The midrashim in fact see our chapter and the promises contained therein as relating to the messianic period. Thus, we find in Yalkut Shim'oni (ad loc., 499):

 

Our Rabbis taught: When the messianic king will arrive, he will stand on the roof of the Temple and proclaim before Israel: "Afflicted ones, the time of your redemption has arrived. And if you do not believe me, see my light that shines upon you, as it is stated: 'Arise, shine; for your light is come, and the glory of the Lord is risen upon you.' It shines upon you alone, and not on idol worshippers, as it is stated: 'For, behold, the darkness shall cover the earth.'" At that time, the Holy One, blessed be He, will cause the light of the messianic king and of Israel to shine.

 

            The midrash also notes the correspondence between the elevated spiritual reality of the past, when Israel dwelt under the wings of the Shekhina and were removed from the natural order, and the prophetic promise regarding the future found in our chapter (ibid. 503):

 

"The sun shall be no more your light by day." Rabbi Shimon ben Yochai said: All forty years that [the people of] Israel were in the wilderness, nobody needed the light of the sun by day or the light of the moon by night. Rather, when the clouds shined, they knew that the sun had set, and when they turned white, they knew that sun had risen. One would look at a barrel and know what was inside, [or look] at a pitcher and know what was inside, because of the cloud of the Shekhina that was in their midst, as it is stated: "In sight of all of Israel, throughout all their journeys" (Shemot 40:38). So too in the future, as it is stated: "Arise, shine; for your light is come." And it is stated: "The sun shall be no more your light by day." And it is stated: "Your sun shall no more go down."

 

            Anyone who examines Yalkut Shim'oni (ad loc.) will find many midrashim dealing with the messianic days, hanging them on verses in our haftara, too many to cite them all here. In light of what we have seen above, it is absolutely clear why the midrash assigns this chapter specifically to the messianic period, and what the role of this chapter is in the framework of the haftarot of consolation.

 

A REVERSAL OF THE RELATIONS BETWEEN ISRAEL AND THE NATIONS

 

            Now that we have examined the opening and closing verses of the haftara, let us consider the rest of the prophecy. As a whole, we can describe what is stated in the intervening verses as a total reversal in the relationship between Israel and the nations. Israel, who had been weak, few in number and wretched, will enjoy an ingathering of its exiles, and the nations will stream to them, offering bounty, glory and assistance. The nations will also recognize God and His kingship and sing His praises. The verses expand upon these ideas in rich and poetic language:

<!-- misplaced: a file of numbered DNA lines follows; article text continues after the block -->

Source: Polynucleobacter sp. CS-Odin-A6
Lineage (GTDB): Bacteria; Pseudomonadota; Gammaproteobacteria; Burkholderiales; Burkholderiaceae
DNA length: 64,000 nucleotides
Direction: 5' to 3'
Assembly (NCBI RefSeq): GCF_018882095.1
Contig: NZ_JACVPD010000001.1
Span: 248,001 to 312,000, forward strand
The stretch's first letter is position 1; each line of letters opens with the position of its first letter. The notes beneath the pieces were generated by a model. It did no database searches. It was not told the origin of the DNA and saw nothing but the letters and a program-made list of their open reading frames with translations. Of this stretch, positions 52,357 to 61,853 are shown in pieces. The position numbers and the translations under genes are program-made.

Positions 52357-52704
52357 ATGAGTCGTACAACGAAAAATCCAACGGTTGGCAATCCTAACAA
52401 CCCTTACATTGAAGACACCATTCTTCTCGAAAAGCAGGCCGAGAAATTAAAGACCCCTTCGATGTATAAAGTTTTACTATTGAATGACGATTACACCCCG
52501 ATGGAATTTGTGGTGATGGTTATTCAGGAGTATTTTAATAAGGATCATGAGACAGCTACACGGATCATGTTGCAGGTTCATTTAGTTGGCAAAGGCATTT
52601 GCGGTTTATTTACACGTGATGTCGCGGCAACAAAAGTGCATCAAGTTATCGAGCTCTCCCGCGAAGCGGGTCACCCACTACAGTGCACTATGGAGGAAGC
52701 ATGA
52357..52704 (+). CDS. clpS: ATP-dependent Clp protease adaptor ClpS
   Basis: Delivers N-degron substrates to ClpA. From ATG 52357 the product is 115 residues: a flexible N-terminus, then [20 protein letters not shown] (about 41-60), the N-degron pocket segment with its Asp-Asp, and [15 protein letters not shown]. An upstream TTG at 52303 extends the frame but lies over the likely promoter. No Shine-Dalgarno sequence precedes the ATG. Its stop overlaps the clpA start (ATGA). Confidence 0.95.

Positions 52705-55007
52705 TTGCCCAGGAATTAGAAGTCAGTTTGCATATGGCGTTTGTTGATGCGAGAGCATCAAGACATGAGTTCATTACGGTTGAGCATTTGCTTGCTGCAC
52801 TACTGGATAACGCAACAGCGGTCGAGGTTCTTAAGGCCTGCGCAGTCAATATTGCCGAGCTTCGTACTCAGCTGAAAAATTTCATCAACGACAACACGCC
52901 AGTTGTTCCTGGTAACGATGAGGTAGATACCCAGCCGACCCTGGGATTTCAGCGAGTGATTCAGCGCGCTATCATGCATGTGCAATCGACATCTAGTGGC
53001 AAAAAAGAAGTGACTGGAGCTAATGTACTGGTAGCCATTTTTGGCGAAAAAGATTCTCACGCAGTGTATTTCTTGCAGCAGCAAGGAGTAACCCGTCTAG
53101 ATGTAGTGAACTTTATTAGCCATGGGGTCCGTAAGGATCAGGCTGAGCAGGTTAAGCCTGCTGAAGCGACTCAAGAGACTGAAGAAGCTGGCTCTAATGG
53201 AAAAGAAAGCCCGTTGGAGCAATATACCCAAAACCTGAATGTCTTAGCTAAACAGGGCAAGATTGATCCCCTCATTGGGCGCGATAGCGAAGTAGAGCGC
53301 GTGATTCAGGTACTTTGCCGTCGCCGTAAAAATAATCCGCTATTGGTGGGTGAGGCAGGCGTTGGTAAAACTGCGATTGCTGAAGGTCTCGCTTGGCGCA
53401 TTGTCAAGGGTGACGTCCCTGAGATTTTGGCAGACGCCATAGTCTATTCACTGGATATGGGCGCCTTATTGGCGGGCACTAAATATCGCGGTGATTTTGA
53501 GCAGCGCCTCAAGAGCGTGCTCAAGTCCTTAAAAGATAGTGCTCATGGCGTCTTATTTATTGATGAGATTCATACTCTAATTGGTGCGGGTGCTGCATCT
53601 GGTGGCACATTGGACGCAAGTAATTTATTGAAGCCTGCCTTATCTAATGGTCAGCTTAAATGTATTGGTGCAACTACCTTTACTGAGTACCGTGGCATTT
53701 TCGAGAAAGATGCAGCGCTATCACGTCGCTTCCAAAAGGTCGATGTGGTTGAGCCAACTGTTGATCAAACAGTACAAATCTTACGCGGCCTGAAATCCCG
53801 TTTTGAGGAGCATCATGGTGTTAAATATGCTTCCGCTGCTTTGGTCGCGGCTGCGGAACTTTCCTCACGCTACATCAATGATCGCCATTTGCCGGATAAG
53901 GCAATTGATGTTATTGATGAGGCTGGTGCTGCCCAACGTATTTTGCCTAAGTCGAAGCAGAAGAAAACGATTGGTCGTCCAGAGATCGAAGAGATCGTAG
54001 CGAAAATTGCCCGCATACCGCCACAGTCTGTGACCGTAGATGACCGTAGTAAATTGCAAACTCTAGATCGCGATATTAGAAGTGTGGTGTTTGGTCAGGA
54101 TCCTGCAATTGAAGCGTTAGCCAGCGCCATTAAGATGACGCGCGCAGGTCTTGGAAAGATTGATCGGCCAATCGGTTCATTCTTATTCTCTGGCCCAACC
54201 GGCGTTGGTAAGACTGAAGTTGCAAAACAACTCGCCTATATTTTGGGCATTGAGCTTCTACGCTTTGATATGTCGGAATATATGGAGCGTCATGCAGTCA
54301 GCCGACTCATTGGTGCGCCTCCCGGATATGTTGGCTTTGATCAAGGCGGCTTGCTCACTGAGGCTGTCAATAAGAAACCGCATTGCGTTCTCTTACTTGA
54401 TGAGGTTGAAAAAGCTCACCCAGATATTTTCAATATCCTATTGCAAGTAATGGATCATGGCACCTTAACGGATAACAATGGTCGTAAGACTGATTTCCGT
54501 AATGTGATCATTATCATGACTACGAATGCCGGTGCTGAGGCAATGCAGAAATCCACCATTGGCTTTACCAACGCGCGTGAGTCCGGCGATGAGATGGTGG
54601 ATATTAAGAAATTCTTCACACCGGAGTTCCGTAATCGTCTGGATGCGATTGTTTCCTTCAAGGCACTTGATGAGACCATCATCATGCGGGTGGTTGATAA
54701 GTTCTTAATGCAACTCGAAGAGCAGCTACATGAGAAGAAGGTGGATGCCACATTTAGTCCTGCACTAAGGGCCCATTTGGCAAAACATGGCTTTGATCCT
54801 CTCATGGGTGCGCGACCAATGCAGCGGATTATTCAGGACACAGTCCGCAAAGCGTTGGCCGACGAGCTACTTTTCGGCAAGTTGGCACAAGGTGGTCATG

Lift up your eyes around about, and see: all they gather themselves together, they come to you: your sons shall come from far, and your daughters shall be nursed at your side. Then you will see, and be filled with light, and your heart shall fear and be enlarged; because the abundance from the sea shall be turned to you, the riches of the nations shall come to you. The multitude of camels shall cover you, the dromedaries of Midyan and Efa; all they from Sheva shall come: they shall bring gold and incense; and they shall proclaim the praises of the Lord. All the flocks of Kedar shall be gathered together to you, the rams of Nevayot shall minister to you: they shall come up with acceptance on My altar, and I will glorify the house of My glory. What are these that fly as a cloud, and as the doves to their windows? Surely the isles shall wait for Me, and the ships of Tarshish first, to bring your sons from afar, their silver and their gold with them, to the name of the Lord your God, and to the Holy One of Israel, because He has glorified you. And the sons of strangers shall build up your walls, and their kings shall minister to you: for in My wrath I smote you, but in My favor have I had mercy on you. Therefore your gates shall be open continually; they shall not be shut day or night; that men may bring to you the riches of the nations, and their kings with their train. For the nation and kingdom that will not serve you shall perish; yea, those nations shall be utterly wasted. The glory of Lebanon shall come to you, the cypress, the maple, and the box tree, together, to beautify the place of My sanctuary; and I will make the place of My feet glorious. The sons also of them that afflicted you shall come bending to you; and all they that despised you shall bow themselves down at the soles of your feet; and they shall call you, the City of the Lord, the Zion of the Holy One of Israel. Whereas you have been forsaken and hated, so that no man went through you, I will make you an eternal excellency, a joy of many generations. You shall also suck the milk of the nations, and shall suck the breast of kings: and you shall know that I the Lord shall save you, and the mighty One of Ya'akov shall redeem you. For brass I will bring gold, and for iron I will bring silver, and for wood brass, and for stones iron: I will also make your officers peace, and your taskmasters, righteousness. Violence shall no more be heard in your land, wasting nor destruction within your borders; but you shall call your walls Salvation and your gates Praise. (60:4-18)